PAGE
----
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Three Mississippi Men Plead Guilty to Federal Hate Crime Charges

By Daniel Cherry | Published 22 Mar 2012 07:45pm | comments

Three white Mississippi men could serve life in prison for their involvement with the beating and fatal rundown of a black man. MPB's Daniel Cherry reports how all three have pleaded guilty to federal hate crime charges.

One by one Dylan Butler, John Aaron Rice, and Deryl Dedmon stood wearing handcuffs and leg shackles before U.S. District Judge Carlton Reeves. All said they were guilty of charges of conspiracy to commit a hate crime and committing a hate crime. Daniel McMullen is the Special Agent in Charge for the FBI in Mississippi. He says through exhaustive investigation, the three men will be brought to justice.

"It was because of their efforts that we've reached this point today. Deryl Dedmon, John Aaron Rice, Dylan Butler have acknowledged and pleaded guilty for their actions, which on June 26th 2011, led to the death of James Craig Anderson."

According to the Department of Justice, the three men sought out African Americans to harass before running over and killing James Craig Anderson. John Dowdy, the U.S. Attorney for the Southern District of Mississippi, says this case should send a message to others that hate crimes will be prosecuted.

"The swift and certain investigation shows we will not tolerate these kinds of crimes in Mississippi in the present state of our nation and our state. We're better than that as a people."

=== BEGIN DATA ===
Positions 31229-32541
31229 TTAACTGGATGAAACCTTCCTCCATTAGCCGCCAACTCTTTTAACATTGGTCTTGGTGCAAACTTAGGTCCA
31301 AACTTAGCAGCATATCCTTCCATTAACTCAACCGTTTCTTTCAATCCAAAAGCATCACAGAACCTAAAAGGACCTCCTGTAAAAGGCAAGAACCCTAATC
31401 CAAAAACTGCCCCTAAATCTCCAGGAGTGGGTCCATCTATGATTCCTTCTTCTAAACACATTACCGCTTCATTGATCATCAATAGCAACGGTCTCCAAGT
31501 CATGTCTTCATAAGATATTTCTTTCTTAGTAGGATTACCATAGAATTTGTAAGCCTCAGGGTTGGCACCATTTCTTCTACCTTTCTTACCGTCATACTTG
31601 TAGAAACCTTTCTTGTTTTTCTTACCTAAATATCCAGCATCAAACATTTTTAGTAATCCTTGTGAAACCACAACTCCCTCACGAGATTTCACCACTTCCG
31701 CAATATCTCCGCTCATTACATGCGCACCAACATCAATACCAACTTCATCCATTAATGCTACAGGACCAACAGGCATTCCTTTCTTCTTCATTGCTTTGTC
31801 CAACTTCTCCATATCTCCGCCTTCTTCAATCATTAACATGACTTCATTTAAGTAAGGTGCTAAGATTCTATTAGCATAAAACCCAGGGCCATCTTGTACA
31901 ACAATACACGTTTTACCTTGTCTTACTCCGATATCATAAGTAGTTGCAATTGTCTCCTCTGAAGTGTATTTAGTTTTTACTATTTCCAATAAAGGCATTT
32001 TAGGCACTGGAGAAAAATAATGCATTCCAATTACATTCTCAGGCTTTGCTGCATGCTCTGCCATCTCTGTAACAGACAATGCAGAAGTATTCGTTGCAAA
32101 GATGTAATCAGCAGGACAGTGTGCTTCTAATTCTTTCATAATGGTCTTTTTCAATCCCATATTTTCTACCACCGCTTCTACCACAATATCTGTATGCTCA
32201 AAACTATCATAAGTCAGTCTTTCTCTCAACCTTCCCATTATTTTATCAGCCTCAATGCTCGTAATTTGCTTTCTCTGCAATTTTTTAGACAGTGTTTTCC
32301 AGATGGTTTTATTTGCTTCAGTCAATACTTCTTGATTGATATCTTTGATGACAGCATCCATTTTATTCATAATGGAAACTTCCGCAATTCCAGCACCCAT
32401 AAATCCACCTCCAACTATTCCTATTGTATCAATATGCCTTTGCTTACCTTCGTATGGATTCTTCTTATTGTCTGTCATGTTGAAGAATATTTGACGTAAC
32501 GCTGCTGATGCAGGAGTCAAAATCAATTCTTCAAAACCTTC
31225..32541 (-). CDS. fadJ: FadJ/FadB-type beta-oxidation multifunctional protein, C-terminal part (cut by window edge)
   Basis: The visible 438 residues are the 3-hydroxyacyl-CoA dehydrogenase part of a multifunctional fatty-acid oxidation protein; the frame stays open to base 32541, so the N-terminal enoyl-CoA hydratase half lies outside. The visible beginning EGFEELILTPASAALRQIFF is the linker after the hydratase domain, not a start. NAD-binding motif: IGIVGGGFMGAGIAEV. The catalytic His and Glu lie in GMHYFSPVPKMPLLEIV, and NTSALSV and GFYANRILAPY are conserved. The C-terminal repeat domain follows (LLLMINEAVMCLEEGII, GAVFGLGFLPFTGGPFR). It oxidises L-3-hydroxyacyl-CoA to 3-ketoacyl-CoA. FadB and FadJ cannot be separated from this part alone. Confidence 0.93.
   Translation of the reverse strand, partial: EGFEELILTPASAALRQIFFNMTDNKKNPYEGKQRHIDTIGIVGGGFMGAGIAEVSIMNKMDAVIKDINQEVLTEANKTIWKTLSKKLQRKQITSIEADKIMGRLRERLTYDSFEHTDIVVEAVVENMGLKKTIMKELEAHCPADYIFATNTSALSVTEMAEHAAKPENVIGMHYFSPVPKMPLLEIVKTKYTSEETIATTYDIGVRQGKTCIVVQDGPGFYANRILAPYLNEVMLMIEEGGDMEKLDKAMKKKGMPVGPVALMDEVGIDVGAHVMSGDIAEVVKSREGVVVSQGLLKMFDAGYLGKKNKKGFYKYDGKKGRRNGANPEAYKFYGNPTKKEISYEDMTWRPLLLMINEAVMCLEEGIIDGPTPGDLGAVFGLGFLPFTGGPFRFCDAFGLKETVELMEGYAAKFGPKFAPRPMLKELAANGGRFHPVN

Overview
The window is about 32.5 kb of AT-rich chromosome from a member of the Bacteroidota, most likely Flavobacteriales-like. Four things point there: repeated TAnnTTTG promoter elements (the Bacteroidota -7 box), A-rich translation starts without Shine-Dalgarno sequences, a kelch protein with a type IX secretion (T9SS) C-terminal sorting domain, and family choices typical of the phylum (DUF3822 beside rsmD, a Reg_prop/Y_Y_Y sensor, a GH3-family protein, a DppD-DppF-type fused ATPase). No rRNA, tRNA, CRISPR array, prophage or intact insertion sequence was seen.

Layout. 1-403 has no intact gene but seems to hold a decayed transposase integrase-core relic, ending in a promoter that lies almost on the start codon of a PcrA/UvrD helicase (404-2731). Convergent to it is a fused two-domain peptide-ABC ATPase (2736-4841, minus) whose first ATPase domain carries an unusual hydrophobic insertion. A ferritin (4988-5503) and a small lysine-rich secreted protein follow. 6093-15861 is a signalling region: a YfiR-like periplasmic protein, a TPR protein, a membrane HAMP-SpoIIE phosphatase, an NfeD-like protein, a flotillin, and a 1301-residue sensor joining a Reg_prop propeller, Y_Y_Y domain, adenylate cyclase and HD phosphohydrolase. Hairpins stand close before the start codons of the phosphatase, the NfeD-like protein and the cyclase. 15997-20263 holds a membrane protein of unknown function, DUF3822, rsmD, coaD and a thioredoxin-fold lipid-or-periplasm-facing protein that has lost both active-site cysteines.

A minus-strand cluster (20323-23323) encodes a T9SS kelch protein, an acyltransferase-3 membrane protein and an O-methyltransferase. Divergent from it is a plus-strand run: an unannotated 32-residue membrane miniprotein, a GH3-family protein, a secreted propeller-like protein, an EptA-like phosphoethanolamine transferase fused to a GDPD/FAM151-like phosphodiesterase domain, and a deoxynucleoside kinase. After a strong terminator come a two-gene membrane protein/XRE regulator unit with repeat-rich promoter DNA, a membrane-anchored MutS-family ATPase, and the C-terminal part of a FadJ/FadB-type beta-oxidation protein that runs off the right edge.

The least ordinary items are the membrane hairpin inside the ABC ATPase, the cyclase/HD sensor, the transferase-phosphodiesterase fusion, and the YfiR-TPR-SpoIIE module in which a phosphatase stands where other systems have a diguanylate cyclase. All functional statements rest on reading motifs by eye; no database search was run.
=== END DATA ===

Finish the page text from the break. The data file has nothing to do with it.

Under the Matthew Shepard and James Byrd Jr. Hate Crimes Prevention Act, the maximum sentence for committing a hate crime is life in prison. Dedmon already pleaded guilty to state murder charges and will serve two life sentences. The other two men involved will have to wait and see what Judge Reeves hands down during sentencing. Tom Perez is an Assistant U.S. Attorney General. He says more charges could be on the way for others involved.

"Let me be clear about our work in this particular case. Yesterday's plea and today's guilty pleas of the three defendants mark an important milestone, but our work is not finished, our investigation continues, and I fully expect additional activity. We will not rest until every responsible individual is brought to justice."

There will be a sentencing hearing for the three men in early June.

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